If that's out of the question, then start looking for a therapist or a kind ear in an adult yourself: your school psychologist (if there is one), a guidance counselor, a favorite teacher, or other. You can even make use of hotlines for people with serious depression or call Crisis Intervention (if it exists where you are) to ask if there's any help they can give you in finding affordable therapists. Some kindhearted therapists do pro bono (or nearly so) work. If all else fails, try a helpful self-help book (my go-to recommendation is Dr. Kabat-Zinn's Wherever You Go, There You Are. Although it sounds new-agey, it's a great resource for depression. Dr. Kabatt-Zinn refined his practice recommendations when asked to start a clinic for dealing with depression in terminally ill patients.)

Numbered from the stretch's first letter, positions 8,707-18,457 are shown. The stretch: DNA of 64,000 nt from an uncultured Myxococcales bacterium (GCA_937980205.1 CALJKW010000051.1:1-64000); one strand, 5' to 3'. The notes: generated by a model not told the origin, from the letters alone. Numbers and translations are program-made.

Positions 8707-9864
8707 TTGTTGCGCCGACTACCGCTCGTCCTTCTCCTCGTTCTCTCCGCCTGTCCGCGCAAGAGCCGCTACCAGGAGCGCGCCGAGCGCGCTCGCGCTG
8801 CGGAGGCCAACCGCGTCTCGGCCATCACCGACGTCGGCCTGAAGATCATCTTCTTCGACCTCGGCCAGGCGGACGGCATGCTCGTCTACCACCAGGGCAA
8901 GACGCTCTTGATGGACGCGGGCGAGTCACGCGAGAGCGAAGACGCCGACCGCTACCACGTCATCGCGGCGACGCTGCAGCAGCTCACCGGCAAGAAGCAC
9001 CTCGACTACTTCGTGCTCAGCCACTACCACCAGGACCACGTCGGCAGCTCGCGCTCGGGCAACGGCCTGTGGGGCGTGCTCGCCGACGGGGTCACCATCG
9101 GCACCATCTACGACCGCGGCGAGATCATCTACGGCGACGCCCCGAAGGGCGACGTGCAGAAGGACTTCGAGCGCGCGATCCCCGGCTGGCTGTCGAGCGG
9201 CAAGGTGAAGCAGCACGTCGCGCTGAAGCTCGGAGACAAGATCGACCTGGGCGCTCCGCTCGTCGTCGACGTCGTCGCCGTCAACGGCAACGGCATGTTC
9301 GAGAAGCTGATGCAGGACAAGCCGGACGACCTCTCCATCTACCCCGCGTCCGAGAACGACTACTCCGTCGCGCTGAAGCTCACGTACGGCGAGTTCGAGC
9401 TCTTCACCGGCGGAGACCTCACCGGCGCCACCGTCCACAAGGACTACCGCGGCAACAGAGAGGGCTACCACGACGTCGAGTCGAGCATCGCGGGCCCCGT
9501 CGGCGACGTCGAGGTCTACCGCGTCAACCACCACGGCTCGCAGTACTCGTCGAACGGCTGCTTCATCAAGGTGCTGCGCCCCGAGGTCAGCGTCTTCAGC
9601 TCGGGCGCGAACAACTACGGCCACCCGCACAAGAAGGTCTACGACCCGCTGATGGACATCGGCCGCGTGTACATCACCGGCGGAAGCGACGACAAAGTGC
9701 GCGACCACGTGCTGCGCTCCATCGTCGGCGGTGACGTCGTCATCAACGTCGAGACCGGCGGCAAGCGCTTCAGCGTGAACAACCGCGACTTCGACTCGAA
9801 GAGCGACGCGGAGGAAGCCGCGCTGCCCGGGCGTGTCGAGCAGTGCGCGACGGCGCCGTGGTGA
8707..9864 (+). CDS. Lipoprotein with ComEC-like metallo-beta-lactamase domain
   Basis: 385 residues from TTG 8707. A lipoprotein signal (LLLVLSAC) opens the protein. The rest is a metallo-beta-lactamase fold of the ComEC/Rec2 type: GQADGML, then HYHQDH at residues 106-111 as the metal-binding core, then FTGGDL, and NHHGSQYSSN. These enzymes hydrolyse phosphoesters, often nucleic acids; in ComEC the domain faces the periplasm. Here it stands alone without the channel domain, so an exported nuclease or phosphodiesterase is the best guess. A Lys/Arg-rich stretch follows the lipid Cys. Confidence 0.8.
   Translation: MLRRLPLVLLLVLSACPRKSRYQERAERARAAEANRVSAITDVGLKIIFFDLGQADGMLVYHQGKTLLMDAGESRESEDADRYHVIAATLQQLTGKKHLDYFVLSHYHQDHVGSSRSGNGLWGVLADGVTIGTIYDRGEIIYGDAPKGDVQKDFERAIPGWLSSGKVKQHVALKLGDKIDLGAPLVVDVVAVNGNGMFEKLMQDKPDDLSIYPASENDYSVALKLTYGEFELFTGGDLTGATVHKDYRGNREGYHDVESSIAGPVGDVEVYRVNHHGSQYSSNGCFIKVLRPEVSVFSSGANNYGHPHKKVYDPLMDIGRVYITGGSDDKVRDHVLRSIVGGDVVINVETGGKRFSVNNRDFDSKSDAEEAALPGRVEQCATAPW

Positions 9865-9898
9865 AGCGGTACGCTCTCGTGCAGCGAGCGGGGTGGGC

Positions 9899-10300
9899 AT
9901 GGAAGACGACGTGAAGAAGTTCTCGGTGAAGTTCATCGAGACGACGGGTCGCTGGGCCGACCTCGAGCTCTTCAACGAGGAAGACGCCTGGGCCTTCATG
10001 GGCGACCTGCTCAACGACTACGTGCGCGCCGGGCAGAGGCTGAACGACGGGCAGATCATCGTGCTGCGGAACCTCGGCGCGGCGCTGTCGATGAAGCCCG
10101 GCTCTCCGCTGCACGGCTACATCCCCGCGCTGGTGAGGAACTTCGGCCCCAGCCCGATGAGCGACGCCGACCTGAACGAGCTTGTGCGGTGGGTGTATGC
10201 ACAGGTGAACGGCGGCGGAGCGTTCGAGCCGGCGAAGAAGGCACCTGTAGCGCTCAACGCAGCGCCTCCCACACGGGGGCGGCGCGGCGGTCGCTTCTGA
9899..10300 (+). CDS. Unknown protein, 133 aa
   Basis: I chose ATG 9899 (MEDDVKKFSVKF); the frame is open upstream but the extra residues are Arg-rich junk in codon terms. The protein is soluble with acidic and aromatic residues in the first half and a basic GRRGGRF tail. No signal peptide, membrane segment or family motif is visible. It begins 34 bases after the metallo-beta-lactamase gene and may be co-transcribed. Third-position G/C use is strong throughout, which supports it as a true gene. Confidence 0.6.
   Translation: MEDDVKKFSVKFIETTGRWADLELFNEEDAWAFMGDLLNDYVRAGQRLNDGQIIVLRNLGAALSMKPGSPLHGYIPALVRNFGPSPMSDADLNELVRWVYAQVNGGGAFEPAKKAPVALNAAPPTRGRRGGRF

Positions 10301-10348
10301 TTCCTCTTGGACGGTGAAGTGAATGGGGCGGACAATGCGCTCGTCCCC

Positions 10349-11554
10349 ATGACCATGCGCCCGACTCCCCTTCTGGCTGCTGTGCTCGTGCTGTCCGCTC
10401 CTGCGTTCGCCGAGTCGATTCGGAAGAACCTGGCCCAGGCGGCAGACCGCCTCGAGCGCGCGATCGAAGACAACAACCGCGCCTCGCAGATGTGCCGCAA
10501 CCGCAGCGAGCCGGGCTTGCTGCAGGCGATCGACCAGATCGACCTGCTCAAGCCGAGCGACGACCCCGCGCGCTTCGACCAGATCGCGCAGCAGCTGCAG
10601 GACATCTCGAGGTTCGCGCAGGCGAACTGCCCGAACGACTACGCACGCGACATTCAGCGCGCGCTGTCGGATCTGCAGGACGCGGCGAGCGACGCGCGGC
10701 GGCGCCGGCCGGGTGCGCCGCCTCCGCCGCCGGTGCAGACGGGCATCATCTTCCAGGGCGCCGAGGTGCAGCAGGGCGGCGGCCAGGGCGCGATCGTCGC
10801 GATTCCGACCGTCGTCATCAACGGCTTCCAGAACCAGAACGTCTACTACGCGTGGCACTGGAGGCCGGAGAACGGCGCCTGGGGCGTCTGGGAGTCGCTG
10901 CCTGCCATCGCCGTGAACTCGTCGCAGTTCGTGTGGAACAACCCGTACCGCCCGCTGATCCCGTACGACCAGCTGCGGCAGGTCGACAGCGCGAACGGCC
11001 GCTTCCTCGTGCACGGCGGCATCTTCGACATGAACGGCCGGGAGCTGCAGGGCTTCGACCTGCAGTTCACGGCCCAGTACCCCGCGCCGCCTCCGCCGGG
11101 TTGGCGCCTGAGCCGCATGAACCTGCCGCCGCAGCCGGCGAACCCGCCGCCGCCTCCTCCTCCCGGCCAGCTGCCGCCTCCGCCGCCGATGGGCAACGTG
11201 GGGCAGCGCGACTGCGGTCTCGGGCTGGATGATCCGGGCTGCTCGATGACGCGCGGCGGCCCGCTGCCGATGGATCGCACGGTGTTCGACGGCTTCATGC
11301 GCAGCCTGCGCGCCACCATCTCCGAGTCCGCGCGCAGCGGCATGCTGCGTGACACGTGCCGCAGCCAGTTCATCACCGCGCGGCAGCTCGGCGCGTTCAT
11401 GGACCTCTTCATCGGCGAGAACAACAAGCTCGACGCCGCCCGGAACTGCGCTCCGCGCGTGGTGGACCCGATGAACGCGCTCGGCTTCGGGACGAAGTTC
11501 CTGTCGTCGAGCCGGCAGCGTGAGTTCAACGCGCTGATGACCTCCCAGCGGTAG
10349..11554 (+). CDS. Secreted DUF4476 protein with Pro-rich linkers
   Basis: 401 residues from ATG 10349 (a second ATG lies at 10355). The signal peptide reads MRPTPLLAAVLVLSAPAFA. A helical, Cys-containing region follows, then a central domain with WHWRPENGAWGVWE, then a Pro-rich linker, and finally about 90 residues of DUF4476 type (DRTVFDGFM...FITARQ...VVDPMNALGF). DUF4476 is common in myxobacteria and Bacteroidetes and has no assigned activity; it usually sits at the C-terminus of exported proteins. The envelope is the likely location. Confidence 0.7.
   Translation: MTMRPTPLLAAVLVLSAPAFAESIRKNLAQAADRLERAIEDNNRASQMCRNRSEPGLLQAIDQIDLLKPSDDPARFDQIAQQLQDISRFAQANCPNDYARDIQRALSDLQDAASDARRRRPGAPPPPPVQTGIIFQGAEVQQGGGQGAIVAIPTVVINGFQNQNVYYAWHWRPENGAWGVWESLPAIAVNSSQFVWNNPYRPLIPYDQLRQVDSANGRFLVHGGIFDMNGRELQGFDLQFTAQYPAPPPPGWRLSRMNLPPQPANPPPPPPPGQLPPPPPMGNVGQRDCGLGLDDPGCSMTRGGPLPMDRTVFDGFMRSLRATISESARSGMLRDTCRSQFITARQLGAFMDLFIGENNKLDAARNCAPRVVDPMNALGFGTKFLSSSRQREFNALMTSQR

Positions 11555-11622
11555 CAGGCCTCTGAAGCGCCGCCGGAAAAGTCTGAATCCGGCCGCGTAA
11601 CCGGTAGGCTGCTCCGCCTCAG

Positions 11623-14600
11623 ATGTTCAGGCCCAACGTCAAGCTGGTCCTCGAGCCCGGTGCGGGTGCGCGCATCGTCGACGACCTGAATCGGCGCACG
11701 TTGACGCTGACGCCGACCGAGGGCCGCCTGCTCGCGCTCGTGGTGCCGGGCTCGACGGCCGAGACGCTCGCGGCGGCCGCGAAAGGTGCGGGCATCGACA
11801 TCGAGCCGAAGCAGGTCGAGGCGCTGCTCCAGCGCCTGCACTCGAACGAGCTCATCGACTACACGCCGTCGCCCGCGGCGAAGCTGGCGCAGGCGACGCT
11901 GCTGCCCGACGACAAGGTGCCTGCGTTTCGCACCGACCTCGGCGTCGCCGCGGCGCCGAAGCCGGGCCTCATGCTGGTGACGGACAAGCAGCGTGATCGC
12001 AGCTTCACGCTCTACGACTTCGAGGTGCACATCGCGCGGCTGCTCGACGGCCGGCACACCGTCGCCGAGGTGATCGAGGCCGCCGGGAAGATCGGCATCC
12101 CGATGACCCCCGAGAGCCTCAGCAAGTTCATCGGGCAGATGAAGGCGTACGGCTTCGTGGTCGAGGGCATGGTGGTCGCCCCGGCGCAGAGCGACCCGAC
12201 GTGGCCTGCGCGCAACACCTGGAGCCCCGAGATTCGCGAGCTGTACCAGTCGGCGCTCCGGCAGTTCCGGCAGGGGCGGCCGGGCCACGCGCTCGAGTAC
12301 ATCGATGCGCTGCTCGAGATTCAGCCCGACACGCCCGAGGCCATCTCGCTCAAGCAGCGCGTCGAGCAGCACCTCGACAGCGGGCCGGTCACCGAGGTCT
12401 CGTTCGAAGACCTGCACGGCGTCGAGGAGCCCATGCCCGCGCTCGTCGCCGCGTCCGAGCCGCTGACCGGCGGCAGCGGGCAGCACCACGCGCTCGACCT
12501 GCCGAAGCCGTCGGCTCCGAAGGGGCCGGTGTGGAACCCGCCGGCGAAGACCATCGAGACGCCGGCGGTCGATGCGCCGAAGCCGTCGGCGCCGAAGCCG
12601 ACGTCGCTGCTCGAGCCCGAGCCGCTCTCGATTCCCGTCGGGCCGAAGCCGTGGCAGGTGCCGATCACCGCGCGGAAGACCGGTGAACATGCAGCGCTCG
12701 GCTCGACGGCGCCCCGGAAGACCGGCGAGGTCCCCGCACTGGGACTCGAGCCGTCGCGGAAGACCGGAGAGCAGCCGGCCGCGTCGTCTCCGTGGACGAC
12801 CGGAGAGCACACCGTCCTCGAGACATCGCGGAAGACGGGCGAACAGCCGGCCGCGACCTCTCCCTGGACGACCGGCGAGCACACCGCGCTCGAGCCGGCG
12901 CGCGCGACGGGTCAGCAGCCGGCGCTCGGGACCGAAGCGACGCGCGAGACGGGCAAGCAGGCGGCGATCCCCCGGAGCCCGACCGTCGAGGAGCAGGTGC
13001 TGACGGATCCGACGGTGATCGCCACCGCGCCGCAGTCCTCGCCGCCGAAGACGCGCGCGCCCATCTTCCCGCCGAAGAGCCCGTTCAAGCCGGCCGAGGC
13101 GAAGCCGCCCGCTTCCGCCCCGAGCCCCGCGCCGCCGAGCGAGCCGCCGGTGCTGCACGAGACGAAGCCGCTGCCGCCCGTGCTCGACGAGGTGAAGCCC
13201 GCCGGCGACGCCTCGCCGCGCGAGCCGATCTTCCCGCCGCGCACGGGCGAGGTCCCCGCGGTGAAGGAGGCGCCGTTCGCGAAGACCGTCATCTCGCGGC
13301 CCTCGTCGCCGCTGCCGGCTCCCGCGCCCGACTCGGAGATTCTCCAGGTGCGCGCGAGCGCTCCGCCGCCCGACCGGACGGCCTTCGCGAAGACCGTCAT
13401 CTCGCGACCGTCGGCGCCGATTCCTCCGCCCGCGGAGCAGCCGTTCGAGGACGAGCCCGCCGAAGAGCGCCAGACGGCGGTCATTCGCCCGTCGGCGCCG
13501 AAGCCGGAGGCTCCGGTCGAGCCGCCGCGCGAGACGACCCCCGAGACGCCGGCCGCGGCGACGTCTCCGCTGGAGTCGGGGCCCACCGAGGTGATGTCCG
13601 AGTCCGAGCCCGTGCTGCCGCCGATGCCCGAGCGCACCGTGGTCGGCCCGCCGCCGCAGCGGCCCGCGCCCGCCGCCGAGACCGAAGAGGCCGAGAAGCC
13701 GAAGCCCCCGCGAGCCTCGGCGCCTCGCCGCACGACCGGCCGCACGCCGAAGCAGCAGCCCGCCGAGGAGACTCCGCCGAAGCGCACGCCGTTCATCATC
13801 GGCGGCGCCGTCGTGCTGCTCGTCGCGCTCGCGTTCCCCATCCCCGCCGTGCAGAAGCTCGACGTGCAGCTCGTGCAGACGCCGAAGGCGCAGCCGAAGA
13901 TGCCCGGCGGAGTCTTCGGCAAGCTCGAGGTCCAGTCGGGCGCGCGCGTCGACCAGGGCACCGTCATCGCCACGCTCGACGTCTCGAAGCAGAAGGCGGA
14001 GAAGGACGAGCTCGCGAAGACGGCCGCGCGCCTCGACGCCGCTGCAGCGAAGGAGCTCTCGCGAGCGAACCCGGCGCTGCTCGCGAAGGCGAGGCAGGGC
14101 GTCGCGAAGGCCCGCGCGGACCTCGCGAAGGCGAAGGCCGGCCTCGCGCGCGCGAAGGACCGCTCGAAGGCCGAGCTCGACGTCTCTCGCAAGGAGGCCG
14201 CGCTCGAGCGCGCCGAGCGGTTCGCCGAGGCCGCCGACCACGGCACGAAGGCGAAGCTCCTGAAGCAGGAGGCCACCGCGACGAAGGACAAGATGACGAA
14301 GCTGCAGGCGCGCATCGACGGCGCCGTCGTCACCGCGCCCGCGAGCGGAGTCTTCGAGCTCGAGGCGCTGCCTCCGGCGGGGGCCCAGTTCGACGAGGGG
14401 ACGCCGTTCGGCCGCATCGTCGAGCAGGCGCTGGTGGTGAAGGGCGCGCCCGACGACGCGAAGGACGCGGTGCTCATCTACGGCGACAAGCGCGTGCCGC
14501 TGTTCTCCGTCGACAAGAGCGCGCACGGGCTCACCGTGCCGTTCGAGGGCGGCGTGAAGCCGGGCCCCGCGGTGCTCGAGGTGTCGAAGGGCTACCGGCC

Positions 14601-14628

You're far from alone, and I can certainly relate. If you have questions, please comment, and I'll try to deal with it with an edit. Good luck, and vow now not to repeat their mistakes with your own kids.
Edited to add: If they believe they know why you're depressed/other, and they think they know the solution, they'll keep trying to convince you of that. You need to tell them that you've heard them, and acknowledge part of their perception: "Maybe you're right that I would feel better if ("...") but I'm struggling now with my feelings, which get in the way of doing ("...") Can we focus on that for a while? On how (lonely/depressed/hopeless/alone/other) I'm feeling? Because they might think you're just not hearing what they are telling you is the problem.
Also, if they start straying and telling you what other stuff they're upset about, if's fair to tell them that they're changing the subject, or to please not pile things up on you right now, you're already overwhelmed by your feelings. It's not easy, but it's quite fair.